WR Devon Wylie, Fresno State, Round 4, No. 107
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Devon Wylie did not graduate from a school in the SEC. He came out of the WAC, where he prepped at Fresno State.
Going into 2011, Wylie stepped up last season for Fresno State. Wylie only had 42 career receptions four years prior to his fifth year. In 2011, Wylie caught 56 passes, more than his first four years combined, and was a bright spot during a rough season.
Wylie was never a full-time starter at Fresno State and might not have that role in Kansas City with Dwayne Bowe, Steve Breaston and Jonathan Baldwin as the primary wide receivers for the Chiefs.
However, Wylie could give Matt Cassel in third-down plays or in situations where the Chiefs want to run a receiver screen. His speed is highly valued by the Chiefs and think it can also come through on special teams.
If the Chiefs don't begin to see progress from Dexter McCluster and Javier Arenas on special teams, Wylie could be Kansas City's top return man soon.
CB DeQuan Menzie, Alabama, Round 5, No. 146
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Kansas City has been very active with cornerbacks this offseason, and it all began with the signing of Stanford Routt before letting Brandon Carr slip to the Dallas Cowboys. The Chiefs also signed Jacques Reeves later in the offseason to add depth to their cornerbacks.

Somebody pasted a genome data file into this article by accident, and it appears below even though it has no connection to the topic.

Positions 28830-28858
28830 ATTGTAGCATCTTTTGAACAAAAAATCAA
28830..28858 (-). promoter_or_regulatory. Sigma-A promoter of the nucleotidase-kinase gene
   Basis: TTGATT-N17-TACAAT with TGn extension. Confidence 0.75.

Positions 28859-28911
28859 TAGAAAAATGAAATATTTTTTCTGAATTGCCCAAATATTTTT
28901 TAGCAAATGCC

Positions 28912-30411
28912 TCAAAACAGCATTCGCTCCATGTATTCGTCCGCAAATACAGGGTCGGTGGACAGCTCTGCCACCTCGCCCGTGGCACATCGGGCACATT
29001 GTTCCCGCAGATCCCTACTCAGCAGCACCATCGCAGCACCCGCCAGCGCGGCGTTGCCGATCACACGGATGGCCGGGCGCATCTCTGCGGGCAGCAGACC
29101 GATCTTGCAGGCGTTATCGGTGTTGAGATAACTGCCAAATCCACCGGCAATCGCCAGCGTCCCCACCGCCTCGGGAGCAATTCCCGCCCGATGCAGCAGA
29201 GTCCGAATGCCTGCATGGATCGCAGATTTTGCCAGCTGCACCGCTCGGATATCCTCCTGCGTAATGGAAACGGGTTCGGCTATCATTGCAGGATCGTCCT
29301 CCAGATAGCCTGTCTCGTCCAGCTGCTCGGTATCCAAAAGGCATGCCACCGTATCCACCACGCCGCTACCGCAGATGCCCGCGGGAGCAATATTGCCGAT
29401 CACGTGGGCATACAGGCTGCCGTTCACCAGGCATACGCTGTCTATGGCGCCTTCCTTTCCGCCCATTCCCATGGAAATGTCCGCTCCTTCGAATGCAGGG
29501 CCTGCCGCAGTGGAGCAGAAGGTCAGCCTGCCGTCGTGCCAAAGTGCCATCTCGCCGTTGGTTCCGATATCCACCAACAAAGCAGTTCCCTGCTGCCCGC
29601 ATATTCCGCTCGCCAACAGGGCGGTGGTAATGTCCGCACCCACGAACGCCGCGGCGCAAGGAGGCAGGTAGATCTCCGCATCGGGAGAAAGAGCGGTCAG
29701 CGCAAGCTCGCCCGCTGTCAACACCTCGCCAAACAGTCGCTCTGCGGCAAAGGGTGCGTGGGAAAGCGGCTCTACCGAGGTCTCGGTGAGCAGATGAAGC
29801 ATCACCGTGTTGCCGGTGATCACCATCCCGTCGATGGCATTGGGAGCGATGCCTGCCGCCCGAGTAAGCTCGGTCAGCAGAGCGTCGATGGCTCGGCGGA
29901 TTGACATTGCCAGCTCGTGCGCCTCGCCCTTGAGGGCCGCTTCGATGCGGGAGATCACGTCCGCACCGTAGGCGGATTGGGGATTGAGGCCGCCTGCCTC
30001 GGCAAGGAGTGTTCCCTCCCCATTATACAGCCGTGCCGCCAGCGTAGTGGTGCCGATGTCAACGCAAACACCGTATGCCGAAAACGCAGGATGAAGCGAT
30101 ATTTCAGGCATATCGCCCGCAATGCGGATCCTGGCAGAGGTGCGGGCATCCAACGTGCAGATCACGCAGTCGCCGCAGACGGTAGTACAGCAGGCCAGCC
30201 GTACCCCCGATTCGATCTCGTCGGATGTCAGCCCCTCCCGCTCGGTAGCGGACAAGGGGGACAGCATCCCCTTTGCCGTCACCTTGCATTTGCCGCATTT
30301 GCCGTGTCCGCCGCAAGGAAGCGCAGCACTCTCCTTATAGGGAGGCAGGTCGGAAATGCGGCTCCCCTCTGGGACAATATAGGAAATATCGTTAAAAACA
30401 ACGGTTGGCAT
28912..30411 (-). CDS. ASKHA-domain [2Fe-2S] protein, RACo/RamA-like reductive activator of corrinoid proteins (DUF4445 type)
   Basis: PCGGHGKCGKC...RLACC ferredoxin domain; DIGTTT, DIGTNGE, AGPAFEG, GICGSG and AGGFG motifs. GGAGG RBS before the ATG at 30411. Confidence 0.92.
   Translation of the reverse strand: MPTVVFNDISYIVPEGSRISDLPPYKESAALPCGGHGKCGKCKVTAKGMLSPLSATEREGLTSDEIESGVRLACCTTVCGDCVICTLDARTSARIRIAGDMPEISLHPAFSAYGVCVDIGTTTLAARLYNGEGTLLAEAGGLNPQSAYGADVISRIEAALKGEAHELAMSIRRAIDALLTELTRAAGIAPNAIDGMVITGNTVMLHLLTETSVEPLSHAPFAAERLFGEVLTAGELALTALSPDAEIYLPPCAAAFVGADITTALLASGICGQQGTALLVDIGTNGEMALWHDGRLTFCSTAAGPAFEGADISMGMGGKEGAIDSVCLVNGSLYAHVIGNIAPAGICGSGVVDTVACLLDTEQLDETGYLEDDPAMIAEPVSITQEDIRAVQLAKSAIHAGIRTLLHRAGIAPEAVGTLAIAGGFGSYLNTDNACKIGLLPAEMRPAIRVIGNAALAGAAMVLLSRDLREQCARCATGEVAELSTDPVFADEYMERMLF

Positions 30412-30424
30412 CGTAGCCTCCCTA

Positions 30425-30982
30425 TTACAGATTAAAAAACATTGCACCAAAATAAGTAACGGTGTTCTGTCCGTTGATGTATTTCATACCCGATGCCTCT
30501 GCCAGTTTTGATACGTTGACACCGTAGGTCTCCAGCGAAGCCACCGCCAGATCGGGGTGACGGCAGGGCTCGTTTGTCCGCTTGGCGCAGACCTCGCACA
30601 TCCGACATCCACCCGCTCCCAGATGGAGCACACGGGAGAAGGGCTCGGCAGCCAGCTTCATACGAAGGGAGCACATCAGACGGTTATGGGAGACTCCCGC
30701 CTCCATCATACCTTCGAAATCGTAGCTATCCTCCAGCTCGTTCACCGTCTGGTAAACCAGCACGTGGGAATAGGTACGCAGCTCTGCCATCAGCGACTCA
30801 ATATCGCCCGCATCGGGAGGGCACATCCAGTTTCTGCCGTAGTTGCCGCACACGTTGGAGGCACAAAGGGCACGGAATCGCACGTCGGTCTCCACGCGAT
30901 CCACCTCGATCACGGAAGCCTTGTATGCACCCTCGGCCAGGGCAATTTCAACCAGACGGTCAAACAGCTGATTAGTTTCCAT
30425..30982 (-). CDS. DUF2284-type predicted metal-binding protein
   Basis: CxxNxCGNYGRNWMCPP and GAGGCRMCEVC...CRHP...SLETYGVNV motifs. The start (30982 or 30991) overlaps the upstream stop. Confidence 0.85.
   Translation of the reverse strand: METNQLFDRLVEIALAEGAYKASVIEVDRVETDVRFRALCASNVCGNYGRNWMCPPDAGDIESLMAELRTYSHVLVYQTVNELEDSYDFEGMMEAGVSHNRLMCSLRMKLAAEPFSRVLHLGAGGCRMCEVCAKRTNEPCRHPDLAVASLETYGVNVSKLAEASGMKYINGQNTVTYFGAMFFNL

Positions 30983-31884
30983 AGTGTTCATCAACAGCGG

The Chiefs found a versatile defensive back in DeQuan Menzie, who can continue to add more depth to a position where cornerbacks and safeties are needed.
Menzie comes from a very successful program in Alabama and hopes to bring that success to Kansas City.
RB Cryrus Gray, Texas A&M, Round 6, No. 182
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Last year was not a very good year for running backs Jamaal Charles and Peyton Hillis, who missed 20 games combined last season. The Chiefs reached out to Cyrus Gray to help the Chiefs rushing game to keep them fresh and possibly step in and get some carries if another injury goes down.
Gray ran for 1,045 yards and 12 touchdowns for Texas A&M last year. This is another point in the draft, where Pioli focused on trying to create good depth to give the Chiefs what they need to have the right 53 players for 2012.
DT Jerome Long, San Diego State, Round 7, No. 218
Jerome Long, wearing 94 in a white jersey, works on getting away from a block.
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With Poe taken early in the draft, some wonder if Jerome Long will have an opportunity to play this year.
Last year, the Chiefs took Jerrell Powe in the sixth round, and he, unsurprisingly, got minimal playing time. Long and Powe will most likely battle for a roster spot as a backup.
WR Junior Hemingway, Michigan, Round 7, No. 238
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Junior Hemingway had a very successful college career while playing at Michigan, as he was the Big Ten Conference leader in yards and receptions in 2010 and 2011. Hemingway was named the 2012 Sugar Bowl’s Most Outstanding Player.
Although Hemingway is not quick off the line, he has good awareness and has a chance to make this team as a reserve wide receiver.